Test yourself by writing down the steps and going through the motions with your supervisor. Another way to prepare is to get your hands on an educational ultrasound machine. Visualizing anatomy today will help you do the procedure tomorrow. Increasingly, more interventions are done under ultrasound guidance. Learning to use the machine is vital to doing such procedures.

  3. Practice. There are different ways to practice procedures before you get to the real thing, ranging from poking needles through cardboard boxes to intubating a recently deceased patient. Many schools provide training with computerized simulators such as SimMan® to help students and residents develop the manual dexterity needed for interventions. In addition, pig tracheas are used to teach tracheostomy, fellow medical students are useful for intravenous line placement, and freshly dead (not preserved) educational cadavers can be used for central line placement. And you may have attending physicians in the intensive care unit or emergency department who call you over to "practice" cardiopulmonary resuscitation or intubation on patients who just died.

    With regard to practicing on newly dead patients, the Council on Ethical and Judicial Affairs of the American Medical Association recommends that physicians request permission from the family of the deceased prior to performing procedures on recently deceased patients.[1] My experience and the literature[2] suggest otherwise; this important vestige of an older tradition for learning procedures only occasionally follows these guidelines. When confronted with such an opportunity, you have to be prepared to learn from it. Keep in mind that use of mannequins or simulators to teach procedures may be helpful to reinforce the steps learned in reading about the procedure or watching a video, but rehearsals are not a replacement for interventions on living patients.[3]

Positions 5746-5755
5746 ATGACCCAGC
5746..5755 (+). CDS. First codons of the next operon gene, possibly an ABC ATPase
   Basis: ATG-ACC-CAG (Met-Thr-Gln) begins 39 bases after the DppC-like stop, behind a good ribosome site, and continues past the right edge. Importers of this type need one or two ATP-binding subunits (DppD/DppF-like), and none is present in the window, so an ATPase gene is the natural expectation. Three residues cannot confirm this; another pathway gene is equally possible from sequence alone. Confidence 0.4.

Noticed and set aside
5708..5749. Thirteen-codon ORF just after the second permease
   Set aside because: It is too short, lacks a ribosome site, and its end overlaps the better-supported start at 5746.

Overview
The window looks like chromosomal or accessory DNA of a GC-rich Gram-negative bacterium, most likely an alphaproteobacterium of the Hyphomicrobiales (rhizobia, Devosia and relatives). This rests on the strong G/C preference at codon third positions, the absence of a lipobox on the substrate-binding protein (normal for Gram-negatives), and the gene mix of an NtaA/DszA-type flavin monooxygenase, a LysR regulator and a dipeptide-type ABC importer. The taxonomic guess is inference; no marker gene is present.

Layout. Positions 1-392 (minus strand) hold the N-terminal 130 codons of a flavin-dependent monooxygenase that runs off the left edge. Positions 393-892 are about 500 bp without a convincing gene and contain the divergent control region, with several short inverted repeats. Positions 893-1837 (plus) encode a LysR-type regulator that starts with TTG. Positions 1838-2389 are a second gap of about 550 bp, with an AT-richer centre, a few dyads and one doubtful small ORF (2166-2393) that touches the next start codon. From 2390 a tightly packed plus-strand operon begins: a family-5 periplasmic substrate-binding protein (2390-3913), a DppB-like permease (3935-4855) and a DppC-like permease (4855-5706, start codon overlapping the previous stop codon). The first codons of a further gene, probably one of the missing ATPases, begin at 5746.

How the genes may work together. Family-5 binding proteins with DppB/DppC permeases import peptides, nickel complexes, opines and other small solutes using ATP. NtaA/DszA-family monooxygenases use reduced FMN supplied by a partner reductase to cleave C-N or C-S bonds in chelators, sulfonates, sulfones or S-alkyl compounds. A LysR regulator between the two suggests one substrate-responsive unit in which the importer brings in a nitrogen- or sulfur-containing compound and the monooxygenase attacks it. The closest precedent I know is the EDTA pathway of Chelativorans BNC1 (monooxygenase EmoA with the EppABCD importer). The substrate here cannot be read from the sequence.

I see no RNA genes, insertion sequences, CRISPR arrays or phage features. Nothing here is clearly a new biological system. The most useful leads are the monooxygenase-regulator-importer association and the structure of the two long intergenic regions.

4. Confidence. Whether you are scared out of your wits, it is important to exude cool confidence in front of the patient. And if you feel ready to try a new procedure, make sure your supervisor knows it. At the same time, don't be foolhardy in your approach. (You have no right to be confident without completing the previous 3 steps.) Know when to step back and say, "This isn't working for me. I think you should take over." Your resident will be quick to help you out, whether that means guiding your hand or taking over completely. Some fields and training sites require residents to be signed off after 3 procedures; for patient safety, the "Do one" step has evolved to "Do three!"

  5. Graciousness. After your successful procedure -- or even an attempt -- be sure to express your graciousness to the patient for permitting your doing the procedure, and your supervisor for helping you through it. Both people will be more likely to let you or future trainees "practice" their procedures with them. Pretty soon you will be in a position to "Teach one."

    Like many other things in medicine, learning procedures requires study and hands-on practice. And if after giving it a shot, you are bored by, never get comfortable with or cannot stand doing procedures, consider exploring disciplines in which physicians need not stick tubes in vessels or cavities. For me, the gratification of hearing the "pfffft" of a needle decompressing a pneumothorax or the relief patients feel after being drained of 7 L of ascitic fluid is enough to keep at it.